One surprisingly nice axiomatization for this operator is:
$$x/x=1$$
$$x/1=x$$
$$(x/z)\,/\,(y/z)=x/y$$

The proof is straightforward, and most easily dealt with by writing it out in detail:

We translate sentences from group theory with $(x^{-1})^*=1/x$, $(xy)^*=x/(1/y)$.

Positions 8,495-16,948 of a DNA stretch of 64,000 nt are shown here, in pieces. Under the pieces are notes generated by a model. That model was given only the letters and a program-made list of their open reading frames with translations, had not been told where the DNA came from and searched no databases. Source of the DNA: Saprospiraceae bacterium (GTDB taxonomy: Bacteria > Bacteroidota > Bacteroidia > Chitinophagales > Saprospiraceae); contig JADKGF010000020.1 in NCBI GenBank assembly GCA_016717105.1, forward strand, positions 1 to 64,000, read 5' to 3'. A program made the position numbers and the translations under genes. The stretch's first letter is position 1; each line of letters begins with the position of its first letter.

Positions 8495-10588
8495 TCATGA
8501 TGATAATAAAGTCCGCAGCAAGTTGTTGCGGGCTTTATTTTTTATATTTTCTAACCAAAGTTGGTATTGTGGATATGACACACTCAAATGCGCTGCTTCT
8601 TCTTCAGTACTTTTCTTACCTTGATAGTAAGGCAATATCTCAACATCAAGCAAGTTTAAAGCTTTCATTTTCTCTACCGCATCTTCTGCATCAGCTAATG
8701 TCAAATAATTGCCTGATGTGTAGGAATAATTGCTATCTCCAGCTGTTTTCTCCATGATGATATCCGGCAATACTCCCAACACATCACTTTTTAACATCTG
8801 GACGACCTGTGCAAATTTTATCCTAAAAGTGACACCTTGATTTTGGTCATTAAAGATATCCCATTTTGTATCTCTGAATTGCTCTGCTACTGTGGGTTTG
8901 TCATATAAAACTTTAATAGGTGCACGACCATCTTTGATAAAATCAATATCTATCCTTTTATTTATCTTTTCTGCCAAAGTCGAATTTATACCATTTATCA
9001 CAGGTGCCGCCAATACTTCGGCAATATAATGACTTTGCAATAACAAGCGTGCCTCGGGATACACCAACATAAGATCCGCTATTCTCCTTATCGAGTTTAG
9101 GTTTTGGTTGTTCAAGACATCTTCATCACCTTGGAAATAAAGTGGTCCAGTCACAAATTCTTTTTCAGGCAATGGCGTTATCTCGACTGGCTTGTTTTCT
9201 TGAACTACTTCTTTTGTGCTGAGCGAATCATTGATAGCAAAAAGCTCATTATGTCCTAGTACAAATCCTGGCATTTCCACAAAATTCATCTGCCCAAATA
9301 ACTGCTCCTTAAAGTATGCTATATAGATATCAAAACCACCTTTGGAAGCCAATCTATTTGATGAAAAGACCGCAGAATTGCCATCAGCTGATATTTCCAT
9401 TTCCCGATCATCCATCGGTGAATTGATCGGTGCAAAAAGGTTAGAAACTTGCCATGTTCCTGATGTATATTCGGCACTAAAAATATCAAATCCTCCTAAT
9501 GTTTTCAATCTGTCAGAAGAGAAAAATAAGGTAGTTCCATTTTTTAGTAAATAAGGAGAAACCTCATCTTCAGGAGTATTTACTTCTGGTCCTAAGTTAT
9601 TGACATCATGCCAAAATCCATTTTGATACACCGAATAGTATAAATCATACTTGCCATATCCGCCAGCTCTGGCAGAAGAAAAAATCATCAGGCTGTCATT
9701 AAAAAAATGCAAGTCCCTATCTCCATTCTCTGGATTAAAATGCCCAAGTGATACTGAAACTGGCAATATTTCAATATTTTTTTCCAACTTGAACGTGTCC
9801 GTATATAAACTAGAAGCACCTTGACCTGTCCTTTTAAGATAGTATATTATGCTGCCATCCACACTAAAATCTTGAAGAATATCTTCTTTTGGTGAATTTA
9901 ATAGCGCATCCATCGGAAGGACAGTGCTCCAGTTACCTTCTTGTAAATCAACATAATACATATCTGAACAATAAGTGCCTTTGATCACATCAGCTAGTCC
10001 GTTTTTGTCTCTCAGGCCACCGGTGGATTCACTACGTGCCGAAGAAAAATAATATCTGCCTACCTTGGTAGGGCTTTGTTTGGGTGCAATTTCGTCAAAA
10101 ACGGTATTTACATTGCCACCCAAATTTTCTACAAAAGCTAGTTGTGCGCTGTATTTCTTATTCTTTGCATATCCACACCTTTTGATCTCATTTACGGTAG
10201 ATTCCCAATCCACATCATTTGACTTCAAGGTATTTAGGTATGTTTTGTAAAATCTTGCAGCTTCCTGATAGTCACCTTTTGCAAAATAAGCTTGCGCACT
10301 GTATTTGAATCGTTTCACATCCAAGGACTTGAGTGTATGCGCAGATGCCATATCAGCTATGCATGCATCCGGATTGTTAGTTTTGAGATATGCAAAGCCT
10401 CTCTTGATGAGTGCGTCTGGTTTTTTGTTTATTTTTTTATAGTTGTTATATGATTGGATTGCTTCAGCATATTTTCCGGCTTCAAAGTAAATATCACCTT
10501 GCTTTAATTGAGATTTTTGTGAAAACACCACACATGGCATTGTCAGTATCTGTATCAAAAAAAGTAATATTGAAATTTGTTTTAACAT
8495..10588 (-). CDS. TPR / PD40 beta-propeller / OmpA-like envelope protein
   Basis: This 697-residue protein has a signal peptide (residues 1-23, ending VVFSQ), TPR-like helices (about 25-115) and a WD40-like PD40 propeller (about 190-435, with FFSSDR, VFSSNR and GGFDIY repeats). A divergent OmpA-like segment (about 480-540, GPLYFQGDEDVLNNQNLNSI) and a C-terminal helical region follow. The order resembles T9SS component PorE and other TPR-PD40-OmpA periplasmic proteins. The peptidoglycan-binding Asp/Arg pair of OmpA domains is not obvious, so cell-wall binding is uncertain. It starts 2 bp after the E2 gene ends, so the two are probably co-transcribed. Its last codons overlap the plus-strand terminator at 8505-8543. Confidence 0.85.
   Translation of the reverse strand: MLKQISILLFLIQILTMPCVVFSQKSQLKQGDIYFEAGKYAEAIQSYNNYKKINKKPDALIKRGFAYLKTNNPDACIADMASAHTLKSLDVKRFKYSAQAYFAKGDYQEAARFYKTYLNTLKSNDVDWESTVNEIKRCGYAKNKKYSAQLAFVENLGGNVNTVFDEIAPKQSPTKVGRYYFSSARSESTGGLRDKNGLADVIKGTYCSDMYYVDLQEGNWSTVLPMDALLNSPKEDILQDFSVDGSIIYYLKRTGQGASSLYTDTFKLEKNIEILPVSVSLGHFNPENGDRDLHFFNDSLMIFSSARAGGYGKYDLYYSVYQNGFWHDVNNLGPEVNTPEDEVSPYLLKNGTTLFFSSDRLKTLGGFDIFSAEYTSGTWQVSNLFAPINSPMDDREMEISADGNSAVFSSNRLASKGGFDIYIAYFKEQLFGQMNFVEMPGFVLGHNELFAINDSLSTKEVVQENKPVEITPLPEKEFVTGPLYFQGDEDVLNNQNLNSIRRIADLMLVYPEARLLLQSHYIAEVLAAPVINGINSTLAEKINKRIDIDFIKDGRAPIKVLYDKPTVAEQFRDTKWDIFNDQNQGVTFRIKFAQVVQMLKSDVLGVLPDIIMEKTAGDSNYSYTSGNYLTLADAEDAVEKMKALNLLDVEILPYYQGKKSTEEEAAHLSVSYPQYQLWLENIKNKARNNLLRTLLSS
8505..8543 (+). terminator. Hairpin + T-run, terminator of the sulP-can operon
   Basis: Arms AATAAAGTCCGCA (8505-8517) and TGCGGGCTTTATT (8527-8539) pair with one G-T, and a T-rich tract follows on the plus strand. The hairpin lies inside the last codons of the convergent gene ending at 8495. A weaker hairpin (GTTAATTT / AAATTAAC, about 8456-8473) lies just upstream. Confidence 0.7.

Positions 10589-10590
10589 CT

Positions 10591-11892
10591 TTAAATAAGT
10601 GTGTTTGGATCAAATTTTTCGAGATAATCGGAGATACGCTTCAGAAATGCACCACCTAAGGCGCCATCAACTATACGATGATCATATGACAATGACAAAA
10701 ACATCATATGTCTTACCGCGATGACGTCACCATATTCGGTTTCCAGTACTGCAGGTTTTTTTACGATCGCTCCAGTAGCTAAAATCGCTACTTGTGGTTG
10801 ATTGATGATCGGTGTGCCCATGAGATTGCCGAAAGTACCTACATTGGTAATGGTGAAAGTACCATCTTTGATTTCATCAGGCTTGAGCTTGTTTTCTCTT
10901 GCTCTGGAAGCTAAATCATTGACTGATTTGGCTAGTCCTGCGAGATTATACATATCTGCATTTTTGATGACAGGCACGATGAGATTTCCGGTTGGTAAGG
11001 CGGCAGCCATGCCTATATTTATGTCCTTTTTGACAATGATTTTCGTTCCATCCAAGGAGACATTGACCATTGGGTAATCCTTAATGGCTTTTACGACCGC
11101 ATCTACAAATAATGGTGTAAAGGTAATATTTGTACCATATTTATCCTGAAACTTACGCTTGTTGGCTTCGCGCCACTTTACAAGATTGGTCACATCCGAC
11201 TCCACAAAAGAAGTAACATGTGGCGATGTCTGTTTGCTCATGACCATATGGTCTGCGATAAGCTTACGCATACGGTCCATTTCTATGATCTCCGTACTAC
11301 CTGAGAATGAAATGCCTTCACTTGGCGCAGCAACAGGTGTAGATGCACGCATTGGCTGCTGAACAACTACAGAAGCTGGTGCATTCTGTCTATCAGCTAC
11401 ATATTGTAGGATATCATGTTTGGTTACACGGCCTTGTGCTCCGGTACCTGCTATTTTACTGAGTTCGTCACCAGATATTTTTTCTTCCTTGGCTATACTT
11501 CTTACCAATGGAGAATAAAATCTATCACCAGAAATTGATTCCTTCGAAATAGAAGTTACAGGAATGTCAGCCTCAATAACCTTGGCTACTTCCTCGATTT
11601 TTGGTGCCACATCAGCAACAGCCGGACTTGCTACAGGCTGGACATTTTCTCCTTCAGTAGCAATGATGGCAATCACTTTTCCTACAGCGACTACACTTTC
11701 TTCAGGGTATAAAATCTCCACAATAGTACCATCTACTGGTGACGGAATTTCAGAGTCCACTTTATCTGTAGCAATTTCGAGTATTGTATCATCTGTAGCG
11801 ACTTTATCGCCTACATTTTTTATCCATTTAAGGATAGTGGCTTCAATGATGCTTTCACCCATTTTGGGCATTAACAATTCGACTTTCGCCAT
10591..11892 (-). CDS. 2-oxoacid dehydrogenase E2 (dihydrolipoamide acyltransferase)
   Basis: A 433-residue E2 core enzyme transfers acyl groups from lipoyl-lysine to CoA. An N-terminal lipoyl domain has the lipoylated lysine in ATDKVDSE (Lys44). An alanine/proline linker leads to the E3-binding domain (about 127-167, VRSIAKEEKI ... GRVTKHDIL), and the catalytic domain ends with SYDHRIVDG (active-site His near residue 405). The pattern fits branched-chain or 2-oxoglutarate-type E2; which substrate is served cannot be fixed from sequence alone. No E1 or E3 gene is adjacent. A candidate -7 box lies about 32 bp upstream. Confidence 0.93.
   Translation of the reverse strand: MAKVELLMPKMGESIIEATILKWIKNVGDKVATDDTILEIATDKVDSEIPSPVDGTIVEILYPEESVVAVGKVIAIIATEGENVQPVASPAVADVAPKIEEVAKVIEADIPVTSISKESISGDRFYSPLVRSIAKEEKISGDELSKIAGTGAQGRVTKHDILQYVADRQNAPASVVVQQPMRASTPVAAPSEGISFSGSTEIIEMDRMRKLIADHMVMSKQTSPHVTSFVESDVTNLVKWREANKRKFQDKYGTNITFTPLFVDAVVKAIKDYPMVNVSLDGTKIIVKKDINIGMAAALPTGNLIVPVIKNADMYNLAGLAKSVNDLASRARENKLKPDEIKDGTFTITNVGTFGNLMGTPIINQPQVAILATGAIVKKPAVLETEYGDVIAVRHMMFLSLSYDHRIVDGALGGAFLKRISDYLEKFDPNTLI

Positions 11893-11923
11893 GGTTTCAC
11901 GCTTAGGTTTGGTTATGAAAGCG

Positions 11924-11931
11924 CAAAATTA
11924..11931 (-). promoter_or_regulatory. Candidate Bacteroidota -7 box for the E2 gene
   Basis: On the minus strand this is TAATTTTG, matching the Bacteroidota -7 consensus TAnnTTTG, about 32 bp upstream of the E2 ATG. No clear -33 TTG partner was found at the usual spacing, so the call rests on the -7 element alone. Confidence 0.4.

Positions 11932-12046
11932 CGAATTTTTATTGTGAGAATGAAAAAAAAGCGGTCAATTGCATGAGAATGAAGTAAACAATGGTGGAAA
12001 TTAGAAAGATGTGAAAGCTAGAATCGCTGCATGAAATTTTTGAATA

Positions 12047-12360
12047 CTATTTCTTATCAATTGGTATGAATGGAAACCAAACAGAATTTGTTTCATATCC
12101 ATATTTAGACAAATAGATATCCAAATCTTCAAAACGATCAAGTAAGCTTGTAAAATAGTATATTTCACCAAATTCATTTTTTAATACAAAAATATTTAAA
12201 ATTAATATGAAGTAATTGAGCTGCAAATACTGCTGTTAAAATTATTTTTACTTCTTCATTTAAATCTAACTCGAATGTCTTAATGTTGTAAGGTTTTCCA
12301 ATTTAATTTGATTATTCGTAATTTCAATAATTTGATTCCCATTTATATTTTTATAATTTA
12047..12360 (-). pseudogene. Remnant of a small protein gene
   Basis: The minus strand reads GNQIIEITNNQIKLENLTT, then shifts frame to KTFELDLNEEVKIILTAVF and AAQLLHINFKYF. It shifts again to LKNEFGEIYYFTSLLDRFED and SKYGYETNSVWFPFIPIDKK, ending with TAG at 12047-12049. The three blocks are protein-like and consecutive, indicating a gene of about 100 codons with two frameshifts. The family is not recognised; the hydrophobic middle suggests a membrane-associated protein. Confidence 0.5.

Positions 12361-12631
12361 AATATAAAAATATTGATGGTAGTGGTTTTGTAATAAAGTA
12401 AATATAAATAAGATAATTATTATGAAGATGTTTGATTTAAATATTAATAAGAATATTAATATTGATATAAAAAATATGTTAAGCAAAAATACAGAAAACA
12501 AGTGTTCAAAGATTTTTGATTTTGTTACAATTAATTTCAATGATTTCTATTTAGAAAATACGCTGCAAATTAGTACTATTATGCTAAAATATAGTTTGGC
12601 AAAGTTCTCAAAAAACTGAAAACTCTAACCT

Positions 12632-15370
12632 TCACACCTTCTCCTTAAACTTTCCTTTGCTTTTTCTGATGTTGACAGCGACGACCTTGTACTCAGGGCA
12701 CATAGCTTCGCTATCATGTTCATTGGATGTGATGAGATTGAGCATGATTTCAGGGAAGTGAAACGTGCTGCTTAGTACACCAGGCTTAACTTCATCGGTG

The first two axioms of group theory then are

\begin{align}
a1=a&: a\,/\,(1/1)=a/1=a\\
1a=a&: 1\,/\,(1/a)=(a/a)\,/\,(1/a)=a/1=a\\
aa^{-1}=1&: a\,/\,(1/(1/a))=a/a=1\\
a^{-1}a=1&: (1/a)\,/\,(1/a)=1.\\
\end{align}

Associativity is
$$(ab)c=a(bc): (a/(1/b))\,/\,(1/c)=a\,/\,(1/(b/(1/c)))$$
which is a special case of
\begin{align}
(a/(1/b))\,/\,d
&=(a/(1/b))\,/\,(d/1)\\
&=(a/(1/b))\,/\,((d/b)/(1/b))\\
&=a\,/\,(d/b)\\
&=a\,/\,((d/d)/(b/d))\\
&=a\,/\,(1/(b/d)).
\end{align}